In fact, the money poured in to find a cure in Europe and America is liken to arm race so the one to have the cure, will dominate the market and make enormous profit by selling it at a prohibitive costs. It is unnerving that even at the midst of a global crisis, these pharmaceutical corporations are putting profit before people. Africa has so much going for it and it would be prudent to use this opportunity to reset their mind-set, that it can find answers to it myriad of issues by looking within. It has a young population  ,untold resources and most of all, natural resources and manpower for self reliance and unity in purpose.

“Do not lose hope, nor be sad.” Quran 3:139

I lost my dear father coming to a year, we have been bereft and finding comfort in Allah everyday. I want to thank so many incredible people and organisations who continue to offer prayers and pay respect to my dear father. May Allah enrich you all.

“The bravest heart is the one that stays close to Allah (God), even, when it’s in pain.” Anonymous

I wrote an open letter to my father less than a week of his passing and we as a family continue to pray for Al Jannah Firdaus for my father for others who have lost their loved ones. Bereavement is not a precise process and it continues to come in waves, we are learning to deal with our loss the best way we can; by talking and coming together. We cried, we laughed and most importantly, look back with fondness and pride that we were so lucky to have had such incredible God fearing soul amongst us.

“When you forget that you need Allah (God), He puts you in a situation that causes you to call upon Him. And that’s for your own good.” Omar Suleiman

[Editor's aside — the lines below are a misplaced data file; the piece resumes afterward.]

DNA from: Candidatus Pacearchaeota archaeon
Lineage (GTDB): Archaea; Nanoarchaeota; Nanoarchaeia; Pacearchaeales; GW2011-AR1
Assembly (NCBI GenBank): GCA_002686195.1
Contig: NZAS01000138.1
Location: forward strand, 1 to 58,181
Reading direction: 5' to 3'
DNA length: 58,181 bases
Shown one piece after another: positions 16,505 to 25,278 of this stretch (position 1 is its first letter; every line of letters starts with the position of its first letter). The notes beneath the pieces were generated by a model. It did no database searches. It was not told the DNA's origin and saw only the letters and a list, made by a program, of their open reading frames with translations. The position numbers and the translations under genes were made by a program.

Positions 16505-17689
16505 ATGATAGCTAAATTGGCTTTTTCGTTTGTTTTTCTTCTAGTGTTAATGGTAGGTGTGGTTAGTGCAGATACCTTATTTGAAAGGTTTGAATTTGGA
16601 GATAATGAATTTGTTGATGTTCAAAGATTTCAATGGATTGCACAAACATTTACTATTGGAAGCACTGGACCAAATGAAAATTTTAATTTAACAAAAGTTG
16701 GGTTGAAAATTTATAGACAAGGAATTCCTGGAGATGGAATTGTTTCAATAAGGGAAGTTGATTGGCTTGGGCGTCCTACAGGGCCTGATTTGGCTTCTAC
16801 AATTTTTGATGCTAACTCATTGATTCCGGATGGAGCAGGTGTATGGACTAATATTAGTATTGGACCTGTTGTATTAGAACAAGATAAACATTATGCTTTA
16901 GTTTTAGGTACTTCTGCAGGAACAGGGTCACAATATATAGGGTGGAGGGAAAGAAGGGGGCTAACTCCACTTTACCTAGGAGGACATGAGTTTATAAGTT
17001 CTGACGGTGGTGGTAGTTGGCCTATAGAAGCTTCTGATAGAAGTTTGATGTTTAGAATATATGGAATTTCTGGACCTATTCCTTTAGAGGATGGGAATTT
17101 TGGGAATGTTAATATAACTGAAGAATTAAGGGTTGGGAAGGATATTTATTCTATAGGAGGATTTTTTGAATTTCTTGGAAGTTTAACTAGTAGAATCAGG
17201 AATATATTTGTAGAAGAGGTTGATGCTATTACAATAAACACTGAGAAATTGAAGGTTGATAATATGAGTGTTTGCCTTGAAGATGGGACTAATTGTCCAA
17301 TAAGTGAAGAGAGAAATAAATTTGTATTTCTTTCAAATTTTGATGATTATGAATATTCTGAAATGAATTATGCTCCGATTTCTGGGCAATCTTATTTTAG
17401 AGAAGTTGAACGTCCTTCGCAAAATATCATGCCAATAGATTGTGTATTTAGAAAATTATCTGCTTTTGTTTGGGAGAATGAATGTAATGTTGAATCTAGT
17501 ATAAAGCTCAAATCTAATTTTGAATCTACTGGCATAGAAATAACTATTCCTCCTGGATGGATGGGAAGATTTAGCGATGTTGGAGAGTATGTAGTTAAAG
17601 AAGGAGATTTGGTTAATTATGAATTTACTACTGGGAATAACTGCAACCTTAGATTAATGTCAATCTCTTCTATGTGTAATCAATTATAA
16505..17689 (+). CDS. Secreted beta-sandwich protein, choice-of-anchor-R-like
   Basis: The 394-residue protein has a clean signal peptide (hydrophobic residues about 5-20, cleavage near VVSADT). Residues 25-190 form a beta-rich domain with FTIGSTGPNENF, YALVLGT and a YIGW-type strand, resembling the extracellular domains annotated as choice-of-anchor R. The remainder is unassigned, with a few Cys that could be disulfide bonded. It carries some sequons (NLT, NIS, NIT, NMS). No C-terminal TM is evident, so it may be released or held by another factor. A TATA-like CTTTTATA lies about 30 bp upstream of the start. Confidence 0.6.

I hope this brings comfort to those who are grieving and may you find peace.

“Never underestimate the power of Dua (supplication).” Anonymous

My open letter to my father is below:

Dear Daddi mi,

I still can not believe you are gone, never to hear your voice again. Who is going to call me, in the midst of what I call being busy. You just call me because you want to hear my voice and know that I’m alright? If I am working late, you leave a message like you were writing me a letter, you will say; this is Kola Animasaun here, your father (-as if I do not know that).

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Then when I call you, I will call you by your full name(dont blame me, my little sister started the trend but it’s so endearing) and then, you respond by saying;Ade mi. Oh how I wish, you could call me again. The way you say my name always makes me feel like a kid being wrapped up in love by a loving parent.

You always start every conversation with Alhamdulillah, finish by ;and we will see, InshAllah.

I feel safe when you begin our greetings with; Assalamu’alaikum warahmatullahi wabarakatuh . My children take delight and they are convinced that only their grandad lay special emphasis on: Wabarakatuh.

When I call you on the phone, and I say; Daddi mi and you reply Ade mi. I am going to miss your kindness and your telepathic timing when you just know, I needed a call from you. Every time we finish speaking and I always feel that everything is again right with the world.

I want you to know, we are going to be fine and your darling wife, Ayinkus Modupeola Silphat, will be loved and taken care of, wrapped up in warm embrace by not just your children but by the extended wall of love that you and mum watered and nursed through the years. You say she is your pet, she is so lovable, she has not changed. Still the mother hen. We have been inundated with numerous stories of people you have helped in cash and deeds. The whole area has never seen anything like your passing. Hundreds followed your body to your final resting place, many have been coming to pay their respects to mum. The house is full to the rafters.